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Content v. Format

What I’m driving at here is my old favourite device of playing with content v. format. You can take any particular content and deliver it through a variety of formats. And you can take any type of format and fill it with all kinds of varied content.

A motivational book encouraging readers to do something to make the world better can be filled with the examples I’ve just given or other examples. (Take your pick, there’s a whole world and lots of history to choose from.)

And / Or the examples I’ve just given could be used to write a book intended to demoralise readers, and leave them feeling powerless: “You can pull down the Berlin Wall but another will be built in Israel, why bother picking up litter when you know there will be more tomorrow, etc etc.”

Not a book I’d choose to write, but it’s certainly possible.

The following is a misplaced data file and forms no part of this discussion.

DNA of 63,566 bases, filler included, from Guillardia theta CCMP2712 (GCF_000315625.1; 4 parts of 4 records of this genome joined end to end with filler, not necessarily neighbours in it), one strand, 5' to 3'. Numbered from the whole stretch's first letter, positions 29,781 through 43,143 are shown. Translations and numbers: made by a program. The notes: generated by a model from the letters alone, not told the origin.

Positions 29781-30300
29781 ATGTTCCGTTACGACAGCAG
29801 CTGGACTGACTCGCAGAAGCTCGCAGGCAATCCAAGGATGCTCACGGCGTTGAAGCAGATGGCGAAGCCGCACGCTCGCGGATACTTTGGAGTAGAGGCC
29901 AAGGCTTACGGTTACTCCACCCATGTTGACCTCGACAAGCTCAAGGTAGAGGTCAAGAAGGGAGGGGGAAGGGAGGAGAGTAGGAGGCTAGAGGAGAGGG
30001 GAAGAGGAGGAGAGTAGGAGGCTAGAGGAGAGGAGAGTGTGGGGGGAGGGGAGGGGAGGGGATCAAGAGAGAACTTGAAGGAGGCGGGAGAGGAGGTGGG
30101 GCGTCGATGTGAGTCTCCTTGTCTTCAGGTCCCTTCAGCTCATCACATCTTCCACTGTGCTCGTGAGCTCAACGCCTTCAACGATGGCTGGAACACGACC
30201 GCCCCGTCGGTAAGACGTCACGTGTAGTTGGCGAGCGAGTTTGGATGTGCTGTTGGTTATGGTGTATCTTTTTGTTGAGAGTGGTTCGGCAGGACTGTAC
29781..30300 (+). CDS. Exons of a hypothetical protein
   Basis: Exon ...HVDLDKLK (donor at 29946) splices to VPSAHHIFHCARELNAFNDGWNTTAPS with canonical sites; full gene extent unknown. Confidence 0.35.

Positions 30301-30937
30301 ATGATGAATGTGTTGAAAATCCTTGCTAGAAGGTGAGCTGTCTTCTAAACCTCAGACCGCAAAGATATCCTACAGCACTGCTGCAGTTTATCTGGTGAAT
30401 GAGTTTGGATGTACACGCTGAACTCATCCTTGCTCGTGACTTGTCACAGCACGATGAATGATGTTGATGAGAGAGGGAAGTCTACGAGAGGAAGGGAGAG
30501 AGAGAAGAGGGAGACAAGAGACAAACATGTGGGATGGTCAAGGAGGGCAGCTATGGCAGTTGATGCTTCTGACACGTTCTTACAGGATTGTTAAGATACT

Moving on from the pictures, I note that the text-related acknowledgements show a slight bias towards the Left, the Green, the New Age. That’s fine, by the way. Tells you something about the person I was 10 years ago.

But the book should be useful to anybody wanting to make the world a better place: I really believe and want that. Could the particular people I cite reduce the chance of that?

I already know the answer: yes.

In the last ten years, (at least) one of the people I refer to in the book has experienced a significant loss of esteem. I’ve seen a generally positive review of the book which draws attention to this fact, as if the book could have been better if only I’d been more careful choosing case studies and experts.

Well, that’s OK. Or even: good point. But if I re-wrote the book, would I remove the person in question?

More on that soon.

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Up next

I’ll share the full story of one of the people who inspired me when I was writing.


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Footnotes

1 How To Change The World is available here on Amazon. It was published by Macmillan/The School of Life in 2012. ↩︎

2 It should probably go without saying, but I’ll say it anyway: “unassailable” is a quality books aspire to. The packaging lends credibility to authors, regardless how many qualifications they have, and experience. ↩︎

3 Please note that becoming better acquainted with instincts does not mean accepting everything that you hear from the nagging critical voice inside you. That voice could have stopped some great writers. ↩︎